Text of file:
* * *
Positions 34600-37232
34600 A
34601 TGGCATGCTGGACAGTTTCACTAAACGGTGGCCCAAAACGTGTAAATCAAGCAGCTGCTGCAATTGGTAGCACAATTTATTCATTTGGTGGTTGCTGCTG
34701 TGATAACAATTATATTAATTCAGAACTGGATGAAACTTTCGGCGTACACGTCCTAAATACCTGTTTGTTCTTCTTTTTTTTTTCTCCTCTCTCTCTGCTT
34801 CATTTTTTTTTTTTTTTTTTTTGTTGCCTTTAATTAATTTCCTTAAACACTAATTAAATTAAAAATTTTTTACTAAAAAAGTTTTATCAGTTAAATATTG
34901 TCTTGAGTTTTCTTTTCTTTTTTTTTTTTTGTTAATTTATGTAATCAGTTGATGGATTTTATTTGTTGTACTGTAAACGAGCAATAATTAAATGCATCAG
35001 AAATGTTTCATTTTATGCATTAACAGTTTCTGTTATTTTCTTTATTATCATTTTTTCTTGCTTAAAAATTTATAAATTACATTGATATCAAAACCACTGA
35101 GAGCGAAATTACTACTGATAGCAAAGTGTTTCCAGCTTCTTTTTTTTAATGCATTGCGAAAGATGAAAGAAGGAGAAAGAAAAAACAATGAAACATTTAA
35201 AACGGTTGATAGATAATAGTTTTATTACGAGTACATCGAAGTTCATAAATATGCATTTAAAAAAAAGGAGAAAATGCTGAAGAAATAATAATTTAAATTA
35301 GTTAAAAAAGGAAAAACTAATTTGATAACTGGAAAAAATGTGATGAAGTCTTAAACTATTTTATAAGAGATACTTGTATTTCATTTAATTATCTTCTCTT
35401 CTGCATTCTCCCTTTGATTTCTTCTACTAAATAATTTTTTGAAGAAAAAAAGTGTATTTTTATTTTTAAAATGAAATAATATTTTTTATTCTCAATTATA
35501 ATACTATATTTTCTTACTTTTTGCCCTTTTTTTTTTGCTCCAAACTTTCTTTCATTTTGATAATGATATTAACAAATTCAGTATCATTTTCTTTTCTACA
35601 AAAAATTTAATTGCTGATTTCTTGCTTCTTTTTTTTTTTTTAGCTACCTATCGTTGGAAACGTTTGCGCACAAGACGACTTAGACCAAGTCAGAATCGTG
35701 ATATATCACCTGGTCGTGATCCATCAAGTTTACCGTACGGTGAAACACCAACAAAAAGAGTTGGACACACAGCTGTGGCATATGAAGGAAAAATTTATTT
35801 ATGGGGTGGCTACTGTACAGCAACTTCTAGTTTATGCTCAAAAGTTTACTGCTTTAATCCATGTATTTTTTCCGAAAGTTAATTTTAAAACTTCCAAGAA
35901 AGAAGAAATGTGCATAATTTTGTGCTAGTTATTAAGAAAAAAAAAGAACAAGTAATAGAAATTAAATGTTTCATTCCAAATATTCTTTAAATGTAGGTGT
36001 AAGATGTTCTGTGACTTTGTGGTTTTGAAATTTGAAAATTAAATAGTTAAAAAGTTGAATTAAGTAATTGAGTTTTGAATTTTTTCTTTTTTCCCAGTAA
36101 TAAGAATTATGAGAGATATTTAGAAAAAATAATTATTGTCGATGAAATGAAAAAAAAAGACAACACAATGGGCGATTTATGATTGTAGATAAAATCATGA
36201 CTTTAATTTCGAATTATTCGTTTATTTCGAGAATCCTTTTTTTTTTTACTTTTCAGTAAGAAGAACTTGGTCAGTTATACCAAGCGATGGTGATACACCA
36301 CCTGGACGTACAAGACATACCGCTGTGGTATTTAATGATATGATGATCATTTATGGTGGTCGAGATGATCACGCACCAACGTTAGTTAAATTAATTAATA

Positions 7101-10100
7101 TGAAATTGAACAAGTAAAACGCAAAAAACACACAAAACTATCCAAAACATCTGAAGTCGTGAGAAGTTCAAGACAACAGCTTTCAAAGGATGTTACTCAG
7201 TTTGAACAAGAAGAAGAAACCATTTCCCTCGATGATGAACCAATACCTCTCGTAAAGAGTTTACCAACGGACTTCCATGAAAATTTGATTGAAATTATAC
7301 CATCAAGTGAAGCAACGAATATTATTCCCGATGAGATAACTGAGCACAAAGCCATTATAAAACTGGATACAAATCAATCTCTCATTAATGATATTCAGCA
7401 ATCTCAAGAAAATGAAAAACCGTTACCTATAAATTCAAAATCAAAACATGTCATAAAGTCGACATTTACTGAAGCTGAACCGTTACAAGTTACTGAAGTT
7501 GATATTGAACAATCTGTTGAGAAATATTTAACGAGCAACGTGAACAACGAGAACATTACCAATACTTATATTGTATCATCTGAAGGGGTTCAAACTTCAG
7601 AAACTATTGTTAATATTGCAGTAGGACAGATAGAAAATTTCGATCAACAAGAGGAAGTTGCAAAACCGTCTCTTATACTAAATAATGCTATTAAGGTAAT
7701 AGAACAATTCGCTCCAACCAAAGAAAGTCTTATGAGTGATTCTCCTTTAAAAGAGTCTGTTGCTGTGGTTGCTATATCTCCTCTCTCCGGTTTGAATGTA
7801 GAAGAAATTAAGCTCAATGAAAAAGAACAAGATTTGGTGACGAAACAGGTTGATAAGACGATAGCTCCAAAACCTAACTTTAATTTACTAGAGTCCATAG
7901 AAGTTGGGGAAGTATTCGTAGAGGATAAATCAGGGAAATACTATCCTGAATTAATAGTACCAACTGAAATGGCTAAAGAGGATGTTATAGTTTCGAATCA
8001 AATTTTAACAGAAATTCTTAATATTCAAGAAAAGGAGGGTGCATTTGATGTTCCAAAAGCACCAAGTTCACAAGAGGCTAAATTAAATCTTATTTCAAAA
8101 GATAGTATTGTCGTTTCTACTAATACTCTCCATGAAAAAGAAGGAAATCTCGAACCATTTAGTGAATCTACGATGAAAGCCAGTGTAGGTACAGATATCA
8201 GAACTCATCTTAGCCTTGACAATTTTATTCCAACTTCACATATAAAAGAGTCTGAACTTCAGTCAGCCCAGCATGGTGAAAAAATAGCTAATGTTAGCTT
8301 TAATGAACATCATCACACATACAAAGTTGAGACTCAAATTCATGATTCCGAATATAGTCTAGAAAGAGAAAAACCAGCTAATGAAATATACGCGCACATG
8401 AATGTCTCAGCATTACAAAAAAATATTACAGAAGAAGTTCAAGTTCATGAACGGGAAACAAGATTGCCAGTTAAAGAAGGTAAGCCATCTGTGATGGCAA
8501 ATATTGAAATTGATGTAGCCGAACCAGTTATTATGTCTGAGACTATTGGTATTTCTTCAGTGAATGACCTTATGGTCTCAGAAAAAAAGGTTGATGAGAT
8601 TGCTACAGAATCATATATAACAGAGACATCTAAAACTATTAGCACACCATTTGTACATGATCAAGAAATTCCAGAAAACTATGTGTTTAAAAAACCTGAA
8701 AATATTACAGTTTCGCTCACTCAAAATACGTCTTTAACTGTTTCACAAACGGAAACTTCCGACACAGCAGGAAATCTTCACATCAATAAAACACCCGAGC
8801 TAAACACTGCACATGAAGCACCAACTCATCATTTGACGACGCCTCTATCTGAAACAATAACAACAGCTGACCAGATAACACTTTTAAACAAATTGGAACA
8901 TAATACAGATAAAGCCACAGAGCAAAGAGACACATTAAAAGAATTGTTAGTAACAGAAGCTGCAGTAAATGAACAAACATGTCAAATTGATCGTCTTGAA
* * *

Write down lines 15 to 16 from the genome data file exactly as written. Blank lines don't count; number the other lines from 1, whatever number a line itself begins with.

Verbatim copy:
35801 ATGGGGTGGCTACTGTACAGCAACTTCTAGTTTATGCTCAAAAGTTTACTGCTTTAATCCATGTATTTTTTCCGAAAGTTAATTTTAAAACTTCCAAGAA
35901 AGAAGAAATGTGCATAATTTTGTGCTAGTTATTAAGAAAAAAAAAGAACAAGTAATAGAAATTAAATGTTTCATTCCAAATATTCTTTAAATGTAGGTGT